Social History for Every Classroom


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A Freedman and a General Discuss the Meanings of Freedom

What exactly should be done for freedmen, if anything, was hotly debated in the years following the Civil War. As this exchange between a Union military officer and a former slave in Arkansas shows, even the meaning of freedom was up for grabs.

FREEDMAN: Sir, I want you to help me in a personal matter. 

GENERAL: Where is your family? 

FREEDMAN: On the Red River. 

GENERAL: Have you not everything you want? 

FREEDMAN: No sir. 

GENERAL: You are free! 

FREEDMAN: Yes sir, you set me free, but you left me there.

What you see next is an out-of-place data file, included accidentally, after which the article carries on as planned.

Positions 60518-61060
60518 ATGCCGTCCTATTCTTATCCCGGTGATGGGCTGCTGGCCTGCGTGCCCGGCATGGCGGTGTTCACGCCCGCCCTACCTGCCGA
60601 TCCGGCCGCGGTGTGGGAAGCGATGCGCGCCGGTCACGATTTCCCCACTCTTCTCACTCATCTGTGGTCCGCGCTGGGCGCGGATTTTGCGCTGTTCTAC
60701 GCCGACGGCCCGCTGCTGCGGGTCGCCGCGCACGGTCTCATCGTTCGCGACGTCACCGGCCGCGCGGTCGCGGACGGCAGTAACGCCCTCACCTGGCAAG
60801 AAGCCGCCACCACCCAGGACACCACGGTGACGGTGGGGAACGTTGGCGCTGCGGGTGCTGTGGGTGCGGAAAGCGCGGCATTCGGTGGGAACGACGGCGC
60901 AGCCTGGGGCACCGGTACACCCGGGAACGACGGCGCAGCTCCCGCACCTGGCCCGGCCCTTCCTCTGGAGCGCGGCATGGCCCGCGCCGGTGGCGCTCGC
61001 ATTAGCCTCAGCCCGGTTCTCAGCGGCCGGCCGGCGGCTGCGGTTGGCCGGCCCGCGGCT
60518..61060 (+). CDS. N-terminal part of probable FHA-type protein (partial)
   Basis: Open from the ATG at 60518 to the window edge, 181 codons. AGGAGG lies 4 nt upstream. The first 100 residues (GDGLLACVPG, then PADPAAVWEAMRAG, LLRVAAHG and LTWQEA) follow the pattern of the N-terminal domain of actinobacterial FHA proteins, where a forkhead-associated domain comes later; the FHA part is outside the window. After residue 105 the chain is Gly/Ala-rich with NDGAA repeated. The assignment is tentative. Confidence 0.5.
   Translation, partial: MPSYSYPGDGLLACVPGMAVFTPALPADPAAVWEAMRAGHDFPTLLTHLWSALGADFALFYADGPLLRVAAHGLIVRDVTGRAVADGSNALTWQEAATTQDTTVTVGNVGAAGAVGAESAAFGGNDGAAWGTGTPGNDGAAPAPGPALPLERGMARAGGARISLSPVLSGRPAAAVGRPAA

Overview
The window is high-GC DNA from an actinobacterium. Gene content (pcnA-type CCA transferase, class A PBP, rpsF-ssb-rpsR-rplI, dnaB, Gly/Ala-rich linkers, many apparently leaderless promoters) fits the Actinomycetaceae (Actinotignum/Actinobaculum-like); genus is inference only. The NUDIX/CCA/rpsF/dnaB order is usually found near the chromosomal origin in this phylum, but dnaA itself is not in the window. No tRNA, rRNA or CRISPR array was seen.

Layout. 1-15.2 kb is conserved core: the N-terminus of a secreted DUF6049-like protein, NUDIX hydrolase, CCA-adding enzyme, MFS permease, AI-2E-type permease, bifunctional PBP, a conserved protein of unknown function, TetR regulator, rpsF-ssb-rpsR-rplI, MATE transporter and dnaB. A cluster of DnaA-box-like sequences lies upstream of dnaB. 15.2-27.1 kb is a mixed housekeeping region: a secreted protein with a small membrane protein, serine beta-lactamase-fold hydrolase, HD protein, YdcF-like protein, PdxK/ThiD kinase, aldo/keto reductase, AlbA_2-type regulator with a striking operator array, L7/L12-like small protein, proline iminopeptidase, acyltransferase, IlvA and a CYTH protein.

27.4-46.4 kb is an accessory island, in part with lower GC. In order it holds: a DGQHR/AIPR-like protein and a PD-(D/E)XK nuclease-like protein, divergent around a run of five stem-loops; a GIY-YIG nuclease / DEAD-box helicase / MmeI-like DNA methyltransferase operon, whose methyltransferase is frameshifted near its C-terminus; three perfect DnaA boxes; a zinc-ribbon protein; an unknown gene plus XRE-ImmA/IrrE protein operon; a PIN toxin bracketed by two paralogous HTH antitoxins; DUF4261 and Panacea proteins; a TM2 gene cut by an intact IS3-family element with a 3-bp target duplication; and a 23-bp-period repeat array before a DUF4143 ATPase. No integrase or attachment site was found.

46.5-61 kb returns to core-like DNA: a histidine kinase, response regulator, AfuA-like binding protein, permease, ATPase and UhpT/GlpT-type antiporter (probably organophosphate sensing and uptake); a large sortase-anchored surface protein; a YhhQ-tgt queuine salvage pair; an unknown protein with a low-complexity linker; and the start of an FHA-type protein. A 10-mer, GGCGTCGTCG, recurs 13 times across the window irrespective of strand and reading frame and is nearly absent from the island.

GENERAL: What do you want? 

FREEDMAN: I want some land; I am helpless; you do nothing for me but give me freedom. 

GENERAL: Is not that enough? 

FREEDMAN: It is enough for the present; but I cannot help myself unless I get some land; then I can take care of myself and my family; otherwise I cannot do it.

Source | Reported by the Joint Congressional Committee on Reconstruction, 1867; conversation took place at Fort Smith, Arkansas; in American Social History Project, Freedom’s Unfinished Revolution: An Inquiry into the Civil War and Reconstruction, 255.
Creator | Various
Item Type | Government Document
Cite This document | Various, “A Freedman and a General Discuss the Meanings of Freedom,” SHEC: Resources for Teachers, accessed December 3, 2023,

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